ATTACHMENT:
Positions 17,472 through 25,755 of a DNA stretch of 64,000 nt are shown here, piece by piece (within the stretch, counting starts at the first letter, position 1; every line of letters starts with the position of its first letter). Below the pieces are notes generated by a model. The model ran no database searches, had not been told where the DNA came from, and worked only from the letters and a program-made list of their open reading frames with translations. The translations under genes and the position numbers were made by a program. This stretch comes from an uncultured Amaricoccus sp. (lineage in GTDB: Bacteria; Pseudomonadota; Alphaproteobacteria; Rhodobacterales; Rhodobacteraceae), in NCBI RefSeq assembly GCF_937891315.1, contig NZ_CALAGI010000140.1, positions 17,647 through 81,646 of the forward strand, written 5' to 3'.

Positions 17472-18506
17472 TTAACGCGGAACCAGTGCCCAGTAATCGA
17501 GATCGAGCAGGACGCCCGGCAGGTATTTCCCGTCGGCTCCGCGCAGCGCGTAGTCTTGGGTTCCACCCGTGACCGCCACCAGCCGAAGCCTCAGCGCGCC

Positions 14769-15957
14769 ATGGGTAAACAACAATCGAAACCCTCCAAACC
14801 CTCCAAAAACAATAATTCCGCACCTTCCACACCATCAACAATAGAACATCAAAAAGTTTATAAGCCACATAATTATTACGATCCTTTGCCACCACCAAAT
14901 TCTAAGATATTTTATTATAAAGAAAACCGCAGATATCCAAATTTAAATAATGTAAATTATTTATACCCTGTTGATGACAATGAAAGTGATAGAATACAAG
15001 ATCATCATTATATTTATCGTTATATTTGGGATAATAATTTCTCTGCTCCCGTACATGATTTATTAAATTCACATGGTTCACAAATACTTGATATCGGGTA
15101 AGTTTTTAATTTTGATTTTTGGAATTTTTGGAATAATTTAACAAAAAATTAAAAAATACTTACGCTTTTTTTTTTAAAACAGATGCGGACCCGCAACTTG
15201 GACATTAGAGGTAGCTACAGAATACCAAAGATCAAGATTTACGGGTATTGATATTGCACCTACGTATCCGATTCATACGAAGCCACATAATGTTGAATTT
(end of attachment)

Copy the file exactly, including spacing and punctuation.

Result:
Positions 17,472 through 25,755 of a DNA stretch of 64,000 nt are shown here, piece by piece (within the stretch, counting starts at the first letter, position 1; every line of letters starts with the position of its first letter). Below the pieces are notes generated by a model. The model ran no database searches, had not been told where the DNA came from, and worked only from the letters and a program-made list of their open reading frames with translations. The translations under genes and the position numbers were made by a program. This stretch comes from an uncultured Amaricoccus sp. (lineage in GTDB: Bacteria; Pseudomonadota; Alphaproteobacteria; Rhodobacterales; Rhodobacteraceae), in NCBI RefSeq assembly GCF_937891315.1, contig NZ_CALAGI010000140.1, positions 17,647 through 81,646 of the forward strand, written 5' to 3'.

Positions 17472-18506
17472 TTAACGCGGAACCAGTGCCCAGTAATCGA
17501 GATCGAGCAGGACGCCCGGCAGGTATTTCCCGTCGGCTCCGCGCAGCGCGTAGTCTTGGGTTCCACCCGTGACCGCCACCAGCCGAAGCCTCAGCGCGCC

Positions 14769-15957
14769 ATGGGTAAACAACAATCGAAACCCTCCAAACC
14801 CTCCAAAAACAATAATTCCGCACCTTCCACACCATCAACAATAGAACATCAAAAAGTTTATAAGCCACATAATTATTACGATCCTTTGCCACCACCAAAT
14901 TCTAAGATATTTTATTATAAAGAAAACCGCAGATATCCAAATTTAAATAATGTAAATTATTTATACCCTGTTGATGACAATGAAAGTGATAGAATACAAG
15001 ATCATCATTATATTTATCGTTATATTTGGGATAATAATTTCTCTGCTCCCGTACATGATTTATTAAATTCACATGGTTCACAAATACTTGATATCGGGTA
15101 AGTTTTTAATTTTGATTTTTGGAATTTTTGGAATAATTTAACAAAAAATTAAAAAATACTTACGCTTTTTTTTTTAAAACAGATGCGGACCCGCAACTTG
15201 GACATTAGAGGTAGCTACAGAATACCAAAGATCAAGATTTACGGGTATTGATATTGCACCTACGTATCCGATTCATACGAAGCCACATAATGTTGAATTT